Middle‑income economies can boost productivity by:

  • · Diversifying continuously into higher value‑added sectors in agriculture, industry and services: Diversification is particularly important in middle‑income countries that are seeing rising wages, as well as those rich in natural resources.

  • · Innovating by using global knowledge and developing domestic capabilities: Even the more advanced middle‑income countries still have significant room for technological catch‑up. Besides better integration into the global trading system and tapping foreign knowledge through trade, foreign direct investment and other means, countries also need to develop capabilities to innovate new products and processes to better suit their own needs and create their own competitive edges.

  • · Reforming product, labour and financial markets, and developing skills: In many middle‑income countries, the development of competitive, innovative businesses is often constrained by an inadequate regulatory environment and lack of skills.

  • · Fostering competitive service sectors: The domestic service sector can grow to meet the demand of the growing middle classes. Services can also increase the competitiveness of manufacturing and be a source of export earnings.

They can also continue to exploit “old” drivers of growth by:

  • · Shifting labour from lower to higher productivity sectors: Many middle‑income countries, including India, Indonesia, Iran and Malaysia, still have potential to benefit from workers in agriculture, manufacturing and services making the move up to higher productivity sectors.

  • · Fully reaping factor accumulation‑led growth: Most middle‑income countries still have room for improvement in how they use labour and can further accumulate human and physical capital. Also, efficiency in the use of production factors can be improved.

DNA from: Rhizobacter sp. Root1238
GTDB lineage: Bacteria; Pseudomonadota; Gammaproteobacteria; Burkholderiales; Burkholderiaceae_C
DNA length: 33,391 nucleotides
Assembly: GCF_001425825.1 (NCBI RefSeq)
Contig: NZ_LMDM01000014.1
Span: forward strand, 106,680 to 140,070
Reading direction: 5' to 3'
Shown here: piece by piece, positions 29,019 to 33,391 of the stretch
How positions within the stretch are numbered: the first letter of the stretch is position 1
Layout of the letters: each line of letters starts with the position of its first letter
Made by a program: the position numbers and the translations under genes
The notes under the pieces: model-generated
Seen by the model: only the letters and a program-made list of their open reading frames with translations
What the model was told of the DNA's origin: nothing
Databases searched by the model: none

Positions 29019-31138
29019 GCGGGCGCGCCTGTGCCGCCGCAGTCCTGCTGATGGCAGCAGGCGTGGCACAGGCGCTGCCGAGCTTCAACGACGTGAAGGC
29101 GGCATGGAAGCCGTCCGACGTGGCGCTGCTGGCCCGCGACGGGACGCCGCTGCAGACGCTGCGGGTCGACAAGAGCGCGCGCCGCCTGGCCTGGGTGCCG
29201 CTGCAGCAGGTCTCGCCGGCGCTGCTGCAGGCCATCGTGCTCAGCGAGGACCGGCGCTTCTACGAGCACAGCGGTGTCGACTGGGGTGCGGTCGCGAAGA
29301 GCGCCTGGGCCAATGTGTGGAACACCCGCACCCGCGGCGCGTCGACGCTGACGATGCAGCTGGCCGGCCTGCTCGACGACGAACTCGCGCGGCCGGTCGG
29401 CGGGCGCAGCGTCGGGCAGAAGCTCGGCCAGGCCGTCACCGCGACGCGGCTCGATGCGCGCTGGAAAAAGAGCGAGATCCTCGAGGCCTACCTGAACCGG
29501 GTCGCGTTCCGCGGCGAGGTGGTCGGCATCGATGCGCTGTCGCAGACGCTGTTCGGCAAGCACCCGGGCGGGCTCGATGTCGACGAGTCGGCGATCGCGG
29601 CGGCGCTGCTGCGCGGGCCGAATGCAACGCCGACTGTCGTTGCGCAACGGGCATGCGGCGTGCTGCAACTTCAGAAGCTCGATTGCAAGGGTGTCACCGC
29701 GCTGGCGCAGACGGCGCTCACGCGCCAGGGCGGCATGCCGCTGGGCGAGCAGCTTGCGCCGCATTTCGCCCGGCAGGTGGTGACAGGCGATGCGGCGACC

They can work to spread the benefits of growth by:

  • · Ensuring equal opportunities: In many middle‑income countries, poverty is still widespread and/or income inequality has risen during the last decade. Frustrations among the “middle classes” over living standards and their lack of a say in decision making have created tensions in some middle‑income economies. These social challenges need to be addressed by providing better public goods, improving people’s quality of life, providing more job opportunities and ensuring a greater voice in the economy.

  • · Developing effective regional policies to support more equitable growth and reduce regional disparities: This requires identifying regional competitive edges and tailoring public services to local needs with priorities to heavily populated poor areas.

  • · Increasing energy efficiency and environmental sustainability: Diversifying into less energy‑intensive sectors and adopting energy‑efficient technologies would reduce vulnerability to fluctuations in energy prices and changes in regulations and preferences. In addition, more attention has to be paid to environmental sustainability in crafting successful development strategies.

And they can make government more effective by:

  • · Developing greater capability to formulate and implement plans: Better training of government officials and improved coordination across government ministries is essential to ensure effective planning and implementation. Bold changes in strategies may be politically difficult and costly though less so than no change. Effective communication strategies and the right timing and sequencing are critical to obtain support by multiple stakeholders to implement these reforms.